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MUD FEVER – the things you should know!
Many horses and ponies are susceptible to skin problems and the wet winter months can present seasonal difficulties for horses. Those with long hair on their legs and white socks, are particularly at risk and hind legs are more prone to mud fever than the front. The condition is very painful and spreads quickly. Severe cases are difficult to treat, as horses become resentful and resistant, posing risks for their carer or handler.
A troublesome bout of mud fever can make life miserable for horses and burden their owners with a significant time commitment and possibly the need to resort to expensive veterinary care.
Picture Right - Many of todays fashionable breeds have heavily "feathered" legs and can be prone to Mud Fever. This is a great example of a Gypsy Cob or Cypsy Vanner.
“Mud fever” is a general term given to a dermatitis caused by the bacterium Dermatophilus Congolensis. The condition presents as scaly sores on the heels, pasterns and legs. If left untreated, it will deteriorate into painful, weeping lesions with cracked, swollen, red and inflamed skin. Training and other daily exercise routines become impossible or inappropriate if the horse is in discomfort such as seen in extreme cases.
A daily inspection of the horse, taking particular care to thoroughly check the legs to identify the onset of skin conditions, is an essential part of good animal husbandry. Early intervention is the best mud fever preventative and neglect will see the bacteria take over to quickly become widespread and extremely difficult to eradicate.
The horse’s legs become swollen and inflamed. Lameness can develop as a secondary symptom and treatment involves removing the scaly, scabs by abrasive cleaning of the skin with a small nail brush, then carefully and thoroughly drying (a hair dryer on cool can also be helpful) before applying a soothing and healing cream. This routine should be part of the daily care until a significant improvement is seen. Early prevention is a very wise course of action to preserve the goodwill of the horse and keep the handler safe.
Above - This is an example of mud fever. in an advanced and very painful stage. The scabs are turning black and must be removed and the red inflamed (and very sore) skin treated with an antibacterial product, specifically for treating the condition. Care must be taken when treating horses with mud fever, as they can be resentful and reactionary. The handler is at risk of being kicked or struck by a horse looking to avoid the removal of the scabs.
Mud fever can be difficult to control and fastidious daily care and attention to cleanliness is essential. Horses kept in a muddy, dirty environment or those in poor body condition, are most at risk.
Mud Fever “symptoms” can also present in the dry, summer months. This is usually caused by a different organism or fungal infection. In some cases, a UV sensitivity described as UVitis is responsible for the summertime “mud fever” outbreak. Treatment will vary from the recommendations for true mud fever and with UVitis, it is often helpful to limit the exposure to the sun or cover the legs to provide an external UV barrier.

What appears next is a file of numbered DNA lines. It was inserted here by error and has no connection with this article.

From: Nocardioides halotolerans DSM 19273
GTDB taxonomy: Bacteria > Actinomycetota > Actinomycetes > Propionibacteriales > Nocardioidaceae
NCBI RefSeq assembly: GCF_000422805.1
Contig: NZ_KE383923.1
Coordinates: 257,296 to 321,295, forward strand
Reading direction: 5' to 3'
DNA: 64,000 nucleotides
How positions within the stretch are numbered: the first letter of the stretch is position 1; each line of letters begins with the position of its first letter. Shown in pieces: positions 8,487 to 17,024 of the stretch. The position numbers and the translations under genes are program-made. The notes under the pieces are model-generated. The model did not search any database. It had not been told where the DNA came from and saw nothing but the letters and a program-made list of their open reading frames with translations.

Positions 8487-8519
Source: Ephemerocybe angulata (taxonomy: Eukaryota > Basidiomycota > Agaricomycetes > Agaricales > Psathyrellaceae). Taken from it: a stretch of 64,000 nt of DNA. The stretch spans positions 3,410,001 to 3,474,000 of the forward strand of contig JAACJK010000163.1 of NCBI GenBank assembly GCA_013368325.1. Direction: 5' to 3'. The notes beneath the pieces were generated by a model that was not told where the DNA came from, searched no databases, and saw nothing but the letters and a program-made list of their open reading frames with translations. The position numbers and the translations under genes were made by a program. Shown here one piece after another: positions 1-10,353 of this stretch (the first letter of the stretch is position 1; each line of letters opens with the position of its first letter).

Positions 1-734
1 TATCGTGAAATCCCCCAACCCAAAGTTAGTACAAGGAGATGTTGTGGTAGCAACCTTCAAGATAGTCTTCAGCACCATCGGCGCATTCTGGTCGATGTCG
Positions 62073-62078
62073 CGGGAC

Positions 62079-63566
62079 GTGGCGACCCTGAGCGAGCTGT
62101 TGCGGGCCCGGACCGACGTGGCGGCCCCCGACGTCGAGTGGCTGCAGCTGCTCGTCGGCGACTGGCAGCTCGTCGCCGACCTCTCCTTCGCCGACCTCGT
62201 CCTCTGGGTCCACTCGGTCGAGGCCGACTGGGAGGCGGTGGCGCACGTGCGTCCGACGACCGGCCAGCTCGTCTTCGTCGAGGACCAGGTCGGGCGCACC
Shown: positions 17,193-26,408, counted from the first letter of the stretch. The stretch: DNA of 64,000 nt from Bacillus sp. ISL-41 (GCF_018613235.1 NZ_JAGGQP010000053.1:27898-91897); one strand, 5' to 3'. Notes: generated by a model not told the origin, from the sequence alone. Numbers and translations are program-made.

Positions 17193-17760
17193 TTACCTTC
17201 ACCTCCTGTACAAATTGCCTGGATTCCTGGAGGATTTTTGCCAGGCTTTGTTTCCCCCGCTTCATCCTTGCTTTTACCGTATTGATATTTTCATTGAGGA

Here are some hints for managing mud fever:
1. Keep horses with white legs or otherwise prone to mud fever out of wet or dirty conditions. Muddy yards with stale manure, invite bacteria and provide the conditions for mud fever to take hold.
2. Good hygiene and management routines help to minimize the risk.
Effective treatment requires that you remove the scabs carefully (if you can) with the help of warm water, nail brush and a medicated equine shampoo or specific mud fever wash. In extreme cases, a surgical antibacterial or antifungal scrub may be more effective.
3. Do not try to remove the scabs too early in the mud fever cycle, as this will leave open bleeding lesions and the legs will easily become re-infected.
When the scabs go black, they are ready to fall off (with your help!)
4. Cleanliness is essential. Keep bedding in stables and tie up stalls fresh and clean. Keep yards and wet areas clean and free of stagnant water or a mud/manure mix.
5. Even in the winter months, horses will benefit from time outdoors in a natural environment. Fresh air is nature’s healer and horses stabled 24/7 are prone to many health problems which include life threatening stress colic and digestive disorders.
6. Pay attention to thorough cleaning and drying of legs. Perform a final dry with an absorbent bath towel, which should be washed after use so that it is clean for next time and not harbouring germs that can re-infect or be passed on to other horses.
7. Clipping the long hair from the legs can help keep legs dry and aid healing by inhibiting the growth of bacteria. The long hair traps moisture and facilitates the spread of infection.
8. In extreme cases of mud fever, veterinary intervention may be necessary.
At the first sign of mud fever symptoms, be sure to visit your local Saddleworld Store, (check www.saddleworld.com.au for store details) and ask about the veterinary and/or horse health products that will help you to manage the condition before it becomes necessary to call a vet.
By Saddleworld Media
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